• The Shipping Method is required when selecting a Shipping Type of "Express".

Flexible Feedback

The framework should return flexible metadata back to the calling application which will allow for customization of how the validation failures will appear to the user. This metadata will include more than just the failure messages generated. The framework will not dictate in any way how the view will communicate validation failures to the user.

Any invalid values supplied by a user should be returned by the Business Object when requested. For example, if one has a Product Business Object with a Price property that can only accept numeric data, if a user provides the value "Bob" in the Price field of a form, when the Product object is returned to the view calling getPrice() will return the value "Bob".

Persistence Layer Agnostic

Although I am currently using Transfer, and have designed the framework to work with Transfer, that should be irrelevant to the framework. It should be possible to implement the framework, without making any modifications, into a model that uses any ORM or no ORM at all. The only requirement is that the model makes use of Business Objects.

MVC Framework Agnostic

It should be possible to implement the framework in any application using any MVC framework. That would include Fusebox, Model-Glue, Mach-II, ColdBox, and any homegrown MVC framework. This kind of goes without saying, as the framework is specific to the model layer of your application.

I believe that I have come up with an initial version of the framework that meets all of the above goals. I plan to write a number of posts explaining how I have designed this framework, why I made the choices I have made, and reviewing all of the code. Hopefully I will receive some feedback that will allow me to improve the framework, after which I hope to release it on RIAForge.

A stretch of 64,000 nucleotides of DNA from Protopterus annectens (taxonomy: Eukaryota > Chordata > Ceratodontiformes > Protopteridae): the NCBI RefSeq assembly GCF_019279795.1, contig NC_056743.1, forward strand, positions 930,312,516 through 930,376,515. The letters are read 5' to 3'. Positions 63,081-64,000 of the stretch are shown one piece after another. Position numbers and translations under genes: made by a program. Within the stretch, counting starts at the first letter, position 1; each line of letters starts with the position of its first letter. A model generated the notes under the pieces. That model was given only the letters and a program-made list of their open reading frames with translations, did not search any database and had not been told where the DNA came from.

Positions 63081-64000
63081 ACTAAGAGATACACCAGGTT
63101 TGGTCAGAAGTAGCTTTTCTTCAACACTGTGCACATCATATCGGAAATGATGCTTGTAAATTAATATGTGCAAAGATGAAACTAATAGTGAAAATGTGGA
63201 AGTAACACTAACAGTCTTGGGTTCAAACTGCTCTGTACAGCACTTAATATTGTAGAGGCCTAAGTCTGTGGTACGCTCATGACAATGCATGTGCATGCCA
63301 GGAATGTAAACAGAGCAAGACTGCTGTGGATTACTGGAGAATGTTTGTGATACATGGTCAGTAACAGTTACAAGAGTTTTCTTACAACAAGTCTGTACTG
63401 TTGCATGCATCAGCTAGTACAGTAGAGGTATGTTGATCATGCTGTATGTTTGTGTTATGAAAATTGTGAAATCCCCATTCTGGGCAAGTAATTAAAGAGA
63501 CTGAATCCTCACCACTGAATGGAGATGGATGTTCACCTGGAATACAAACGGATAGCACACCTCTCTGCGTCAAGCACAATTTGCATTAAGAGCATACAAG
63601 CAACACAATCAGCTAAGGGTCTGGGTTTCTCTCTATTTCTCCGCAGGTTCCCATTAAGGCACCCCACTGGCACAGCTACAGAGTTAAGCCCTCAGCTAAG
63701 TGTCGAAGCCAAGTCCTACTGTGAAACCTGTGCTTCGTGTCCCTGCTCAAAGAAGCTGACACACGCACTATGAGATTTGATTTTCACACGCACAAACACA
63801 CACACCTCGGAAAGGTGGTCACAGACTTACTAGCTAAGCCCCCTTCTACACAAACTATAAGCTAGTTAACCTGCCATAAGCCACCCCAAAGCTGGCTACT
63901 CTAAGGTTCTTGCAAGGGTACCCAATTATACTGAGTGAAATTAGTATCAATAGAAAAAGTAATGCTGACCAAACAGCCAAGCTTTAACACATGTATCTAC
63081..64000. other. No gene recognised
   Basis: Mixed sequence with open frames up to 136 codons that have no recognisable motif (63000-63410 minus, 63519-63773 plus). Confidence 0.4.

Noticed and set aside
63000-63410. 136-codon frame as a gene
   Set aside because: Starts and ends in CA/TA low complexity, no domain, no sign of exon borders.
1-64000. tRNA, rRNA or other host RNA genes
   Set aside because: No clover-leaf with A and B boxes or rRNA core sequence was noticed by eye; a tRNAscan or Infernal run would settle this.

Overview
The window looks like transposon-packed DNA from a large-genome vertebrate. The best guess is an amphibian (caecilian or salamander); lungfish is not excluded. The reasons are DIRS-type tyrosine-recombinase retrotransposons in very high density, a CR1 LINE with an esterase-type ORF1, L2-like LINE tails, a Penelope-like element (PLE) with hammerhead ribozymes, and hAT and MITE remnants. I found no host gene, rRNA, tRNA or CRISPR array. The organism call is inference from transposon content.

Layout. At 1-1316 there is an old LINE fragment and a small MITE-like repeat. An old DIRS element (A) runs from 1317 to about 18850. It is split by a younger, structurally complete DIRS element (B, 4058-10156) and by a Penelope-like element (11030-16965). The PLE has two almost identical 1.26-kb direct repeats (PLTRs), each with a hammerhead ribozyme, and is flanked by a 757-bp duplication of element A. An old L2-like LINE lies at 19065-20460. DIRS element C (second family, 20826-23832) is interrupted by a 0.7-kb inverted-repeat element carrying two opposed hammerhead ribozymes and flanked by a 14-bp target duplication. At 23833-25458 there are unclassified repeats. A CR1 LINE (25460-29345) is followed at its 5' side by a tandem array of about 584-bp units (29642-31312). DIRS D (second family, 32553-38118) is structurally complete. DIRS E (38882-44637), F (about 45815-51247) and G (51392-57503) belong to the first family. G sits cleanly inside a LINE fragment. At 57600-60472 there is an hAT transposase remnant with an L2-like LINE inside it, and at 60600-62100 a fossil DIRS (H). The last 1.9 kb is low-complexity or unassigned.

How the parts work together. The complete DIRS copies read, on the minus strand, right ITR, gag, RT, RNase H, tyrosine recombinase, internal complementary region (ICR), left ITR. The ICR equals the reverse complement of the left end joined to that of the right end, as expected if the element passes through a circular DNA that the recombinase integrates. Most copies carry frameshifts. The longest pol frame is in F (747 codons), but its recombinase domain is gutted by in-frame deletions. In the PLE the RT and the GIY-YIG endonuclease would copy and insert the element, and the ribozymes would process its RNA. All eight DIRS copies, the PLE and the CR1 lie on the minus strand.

Hi Bob,

Seems like nice roadmap for validation framework. Similar validation engine is under dev.

If you are interested then have a quick look might you like some ideas
# Posted By Sana | 10/6/08 12:42 PM
I am very interested in seeing where you guys go with this... we are also working on a way to do this integrated but abstract.
# Posted By John Farrar | 10/6/08 7:40 PM

I will be looking forward to the next article. I am recently working on writing a generic validation routine that can be used with Transfer. I am going almost in the same direction as you described. Keep up the good work
# Posted By Qasim Rasheed | 10/6/08 8:17 PM
Bob - your spec along with your writting is just perfect a usual.

Gosh, I would LOVE to replace my weird crazy code base that sort of accomplishes your goals with something a little more polished.

Looking very forward to it.
# Posted By John Allen | 10/7/08 9:49 AM
I'm definitely interested in this and have been for some time.

Everything you have laid out fills what I'd be looking for.

Good luck :)
# Posted By Michael Sharman | 10/9/08 11:18 PM
Thanks everyone for the words of interest and encouragement. I hope to publish some posts next week about the architecture and some of the code.
# Posted By Bob Silverberg | 10/12/08 5:21 PM